LIVE UPDATES: 3 fires merge, now at 11,000 acres in Napa, Sonoma counties
The Glass Fire started at 4 a.m. Sunday and began spreading at a dangerously high speed, fanned by high winds. Overnight Sunday into Monday morning, the Glass Fire spawned two new fires: the Boysen and Shady fires. According to CAL FIRE, those smaller fires have since merged with the Glass Fire, forming one incident.
MAP: Track wildfires across San Francisco Bay Area, other parts of California with this interactive map
App users: For a better experience, click here to view the full map in a new window
See the latest on Bay Area fire sizes and containment below:
App users: For a better experience, click here to view the graph in a new window.
How did the Glass Fire start?
An investigation team is on scene looking at the cause of the Glass Fire, as well as the two smaller fires that merged into it. "It's too early to tell exactly how this fire started but under these incredibly dry conditions with these gusty winds, it obviously didn't take much - a simple spark, an open flame - to allow this fire to grow," said Daniel Berlant, assistant deputy director at CAL FIRE, in an interview with ABC7 News Monday.
Unlike the fires that erupted around the Bay Area in August, dry lightning strikes aren't to blame here, as there were no storms in the area.
Where are evacuations being ordered?
Evacuations are being ordered in Napa and Sonoma counties, including Calistoga, parts of Santa Rosa and St. Helena. For the latest on evacuation orders and warnings, check here. As of Monday afternoon, more than 53,000 residents were evacuated.
What has been damaged or destroyed?
While CAL FIRE hasn't yet released an official number of structures destroyed or damaged, ABC7 News crews were in and around St. Helena Monday morning assessing the damage.
The Chateau Boswell Winery and the Glass Mountain Inn Bed and Breakfast along Silverado Trail in St. Helena have both been severely damaged by the Glass Fire, according to ABC7 News Amy Hollyfield on scene.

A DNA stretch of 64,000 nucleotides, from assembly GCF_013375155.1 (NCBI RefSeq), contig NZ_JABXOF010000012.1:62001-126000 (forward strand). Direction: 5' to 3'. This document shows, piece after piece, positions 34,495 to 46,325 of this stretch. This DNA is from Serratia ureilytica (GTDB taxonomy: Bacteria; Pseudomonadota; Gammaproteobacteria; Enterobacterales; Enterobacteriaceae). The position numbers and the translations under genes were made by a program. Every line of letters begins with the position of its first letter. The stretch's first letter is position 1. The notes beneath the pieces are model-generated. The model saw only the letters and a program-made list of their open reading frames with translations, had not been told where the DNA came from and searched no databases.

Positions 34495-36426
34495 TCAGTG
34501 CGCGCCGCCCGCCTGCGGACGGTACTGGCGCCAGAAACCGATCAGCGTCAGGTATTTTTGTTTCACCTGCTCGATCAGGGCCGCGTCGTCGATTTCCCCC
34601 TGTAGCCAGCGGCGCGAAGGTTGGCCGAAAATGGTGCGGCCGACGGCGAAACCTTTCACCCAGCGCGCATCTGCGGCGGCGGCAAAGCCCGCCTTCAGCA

Are the LNU, SCU and CZU Lightning Complex fires still burning in the Bay Area?
The LNU Lightning Complex in the North Bay and the SCU Lightning Complex in the East and South Bay were both 98% contained as of Monday morning. The CZU complex in San Mateo and Santa Cruz counties was 100% contained. Those fires, which started amid a lightning storm in August, burned a combined 846,000 acres in the greater Bay Area.
This story will be updated as firefighters get blazes under control or new fires break out. Check back for updates.
RELATED STORIES & VIDEOS:
- Track wildfires across Bay Area with this interactive map
- Here are all the fires burning in the Bay Area right now
- Latest on LNU, CZU and SCU Complex Fire evacuations, road closures
- WATCH: Staggering footage shows lightning storm that started complex fires
- Photos show scope of Bay Area wildfires' devastation
- Track air quality levels in the Bay Area
- How LNU, CZU & SCU Lightning Complex Bay Area fires got their names
- How to prepare for a wildfire evacuation
- Most destructive California wildfires in history
- Camp Fire is deadliest wildfire in California history
- How are wildfires started? A look at the causes of some of the worst in California history
- Safety tips to remember when returning home after wildfire
- VIDEO: How to prepare your pets in case of disaster
- The difference between containing and controlling a wildfire
- How wildfire smoke can impact your health
- What's in wildfire smoke? How it can impact your health